Driverless car displays highlight Bristol’s role as UK’s leading testbed for transport revolution

August 4, 2017
By

Bristol is showcasing its role in leading the UK in driverless vehicle technology this weekend with public demonstrations of two groundbreaking projects that harness city-developed innovation.

Three of the nine UK research projects into driverless cars – or Connected and Autonomous Vehicles (CAVs) – are based in Bristol or heavily dependent on expertise from the city.

Pivotal to these projects is the world-leading Bristol Robotics Laboratory (BRL), which is backed by both the University of Bristol and UWE. But also involved are Fusion Processing, the Bristol-based sensory technology firm and law firm Burges Salmon, which is investigating the legal aspects of driverless vehicles. 

To demonstrate how city-based developments are helping shape the future of transport, Bristol City Council and the BRL have joined the Festival of What If run by At-Bristol Science Centre this weekend to stage public displays in Millennium Square that showcase the latest technology developed by two of the projects – VENTURER and GATEway. 

The events will focus on the future of transport – with experts predicting automated vehicles will usher in as big a revolution as the change from horse-drawn carriages to motorised vehicles more than 100 year ago. The event represents a first for the VENTURER consortium, led by engineering group Atkins, as it partners with the GATEway (Greenwich Automated Transport Environment) project, led by TRL and funded by government and industry.

A driverless GATEway ‘pod’, pictured – with a sensory system developed by Fusion Processing – will give rides around a closed off section of Millennium Square ahead of it entering service at the 02 Arena in Greenwich, where it will transport passengers between a hotel and the performance venue.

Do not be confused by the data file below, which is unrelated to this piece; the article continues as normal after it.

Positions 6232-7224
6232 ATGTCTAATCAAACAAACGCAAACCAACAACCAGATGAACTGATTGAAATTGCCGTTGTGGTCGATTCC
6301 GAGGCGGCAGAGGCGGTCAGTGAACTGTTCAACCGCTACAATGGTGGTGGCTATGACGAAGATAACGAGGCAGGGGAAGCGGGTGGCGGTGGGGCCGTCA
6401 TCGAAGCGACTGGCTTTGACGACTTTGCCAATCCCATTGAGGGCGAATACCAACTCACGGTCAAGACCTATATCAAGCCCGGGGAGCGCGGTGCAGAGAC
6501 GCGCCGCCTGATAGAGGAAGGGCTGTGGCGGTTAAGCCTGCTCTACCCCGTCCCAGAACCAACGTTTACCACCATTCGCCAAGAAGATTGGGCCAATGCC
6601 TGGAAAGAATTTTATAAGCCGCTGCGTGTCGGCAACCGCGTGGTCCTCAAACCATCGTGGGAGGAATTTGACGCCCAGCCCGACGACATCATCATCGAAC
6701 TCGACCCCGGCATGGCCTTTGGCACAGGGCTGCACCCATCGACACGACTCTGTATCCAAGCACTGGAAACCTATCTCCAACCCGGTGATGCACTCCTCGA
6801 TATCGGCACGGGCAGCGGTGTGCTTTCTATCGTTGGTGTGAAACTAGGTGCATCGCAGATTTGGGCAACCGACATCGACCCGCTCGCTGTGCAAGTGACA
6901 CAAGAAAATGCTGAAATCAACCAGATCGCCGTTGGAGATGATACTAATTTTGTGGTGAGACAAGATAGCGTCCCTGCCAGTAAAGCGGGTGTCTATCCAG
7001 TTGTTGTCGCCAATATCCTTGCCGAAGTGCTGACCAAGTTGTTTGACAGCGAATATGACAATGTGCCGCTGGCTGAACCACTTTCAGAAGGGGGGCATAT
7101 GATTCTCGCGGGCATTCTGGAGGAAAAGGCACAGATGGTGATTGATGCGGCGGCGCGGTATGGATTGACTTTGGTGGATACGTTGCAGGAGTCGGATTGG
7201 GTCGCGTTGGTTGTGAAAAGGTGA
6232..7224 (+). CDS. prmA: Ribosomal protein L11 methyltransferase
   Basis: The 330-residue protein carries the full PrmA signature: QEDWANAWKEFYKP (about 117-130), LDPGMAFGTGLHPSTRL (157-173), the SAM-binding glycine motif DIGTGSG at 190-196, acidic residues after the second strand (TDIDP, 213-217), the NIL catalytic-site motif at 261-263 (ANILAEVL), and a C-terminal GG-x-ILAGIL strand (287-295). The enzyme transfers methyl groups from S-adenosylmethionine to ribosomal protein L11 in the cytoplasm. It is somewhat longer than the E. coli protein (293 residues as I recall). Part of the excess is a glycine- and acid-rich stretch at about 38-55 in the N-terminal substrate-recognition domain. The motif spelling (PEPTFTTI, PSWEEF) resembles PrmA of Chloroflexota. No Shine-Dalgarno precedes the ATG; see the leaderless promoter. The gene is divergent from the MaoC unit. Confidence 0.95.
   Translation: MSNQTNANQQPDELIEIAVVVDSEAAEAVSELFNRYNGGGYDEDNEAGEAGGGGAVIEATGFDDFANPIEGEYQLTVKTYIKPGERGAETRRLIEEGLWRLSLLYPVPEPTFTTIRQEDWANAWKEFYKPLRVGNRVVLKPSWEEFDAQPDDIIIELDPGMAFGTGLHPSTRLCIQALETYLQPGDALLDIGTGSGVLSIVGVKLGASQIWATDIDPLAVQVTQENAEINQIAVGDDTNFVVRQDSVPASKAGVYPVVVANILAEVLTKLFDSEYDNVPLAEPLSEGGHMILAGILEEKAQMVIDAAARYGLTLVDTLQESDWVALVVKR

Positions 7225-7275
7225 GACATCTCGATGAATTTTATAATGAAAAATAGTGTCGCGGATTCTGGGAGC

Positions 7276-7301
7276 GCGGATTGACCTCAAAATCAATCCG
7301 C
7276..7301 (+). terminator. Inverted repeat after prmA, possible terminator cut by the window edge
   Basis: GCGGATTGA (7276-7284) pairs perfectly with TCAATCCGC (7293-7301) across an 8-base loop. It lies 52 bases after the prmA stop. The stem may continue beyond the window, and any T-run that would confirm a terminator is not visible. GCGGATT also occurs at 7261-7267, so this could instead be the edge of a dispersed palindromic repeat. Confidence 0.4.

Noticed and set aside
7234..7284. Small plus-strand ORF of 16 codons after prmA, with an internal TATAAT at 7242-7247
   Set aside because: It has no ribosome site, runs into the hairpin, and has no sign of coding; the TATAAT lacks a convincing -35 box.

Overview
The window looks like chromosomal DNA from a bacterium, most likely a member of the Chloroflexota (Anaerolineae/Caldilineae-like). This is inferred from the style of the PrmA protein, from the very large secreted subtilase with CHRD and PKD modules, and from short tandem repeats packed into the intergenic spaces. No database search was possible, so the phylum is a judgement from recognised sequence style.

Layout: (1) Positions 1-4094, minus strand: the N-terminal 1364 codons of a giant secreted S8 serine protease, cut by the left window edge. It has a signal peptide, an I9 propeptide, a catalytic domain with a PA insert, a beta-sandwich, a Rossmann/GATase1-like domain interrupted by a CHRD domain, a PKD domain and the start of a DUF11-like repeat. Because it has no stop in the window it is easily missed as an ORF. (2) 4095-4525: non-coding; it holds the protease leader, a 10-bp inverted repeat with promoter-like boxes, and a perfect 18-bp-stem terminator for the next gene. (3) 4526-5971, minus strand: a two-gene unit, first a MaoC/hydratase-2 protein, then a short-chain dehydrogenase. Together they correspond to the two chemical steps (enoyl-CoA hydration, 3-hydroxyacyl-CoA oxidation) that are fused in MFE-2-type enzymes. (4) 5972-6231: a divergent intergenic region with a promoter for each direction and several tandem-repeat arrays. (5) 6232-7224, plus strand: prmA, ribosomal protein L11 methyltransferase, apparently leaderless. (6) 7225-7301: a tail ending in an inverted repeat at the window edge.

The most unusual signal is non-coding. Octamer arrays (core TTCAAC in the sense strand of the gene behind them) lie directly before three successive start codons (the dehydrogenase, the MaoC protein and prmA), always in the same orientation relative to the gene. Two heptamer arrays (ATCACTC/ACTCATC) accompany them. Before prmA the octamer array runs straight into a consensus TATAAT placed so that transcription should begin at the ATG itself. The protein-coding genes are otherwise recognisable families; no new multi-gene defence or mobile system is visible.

Eventually the pods, which are based on an original design by Bristol firm Advanced Transport Systems and have been used at Heathrow Airport, will travel alongside cyclists and pedestrians around the Greenwich Peninsular, including linking with a housing development and the Emirates Air Line cable car across the Thames. 

The pod has been equipped with a state-of-the-art control system with 3D imaging and location sensors developed by Bristol-based company Fusion Processing. These sensors enable the pod to navigate and avoid obstacles without the assistance of a driver. The public will be able to watch and engage with a demonstration of the technology. 

Lee Woodcock, Global Product Director – Intelligent Mobility at Atkins, lead of the consortium, said: “VENTURER has been running for just over two years now and we are very excited to be sharing some of our findings with the people of Bristol.

“In particular we are pleased to be collaborating with the GATEway project to showcase their driverless pod at this event. We are sure that the event will help encourage everyone to become more interested in what the future of transport holds for them.” 

The VENTURER project, based in the Bristol and South Gloucestershire region, and GATEway, based in the UK Smart Mobility Living Lab in the Royal Borough of Greenwich, London, have similar objectives.

TRL technical lead for the GATEway project Simon Tong said: “Driverless vehicles are going to transform the way we move goods and people around cities. We would like to thank At-Bristol Science Centre for hosting GATEway’s first Fusion-powered driverless pod before it leaves Bristol for its new home in Greenwich and I hope that this event will help people understand more about connected and autonomous vehicles.”

Bristol is also the base for the FLOURISH £5.5m three-year research project that is investigating the potential ways older people and others with assisted living needs will engage with CAVs. 

Comments are closed.

ADVERTISE HERE

Reach tens of thousands of senior business people across Bristol for just £75 a month. Email info@bristol-business.net for more information.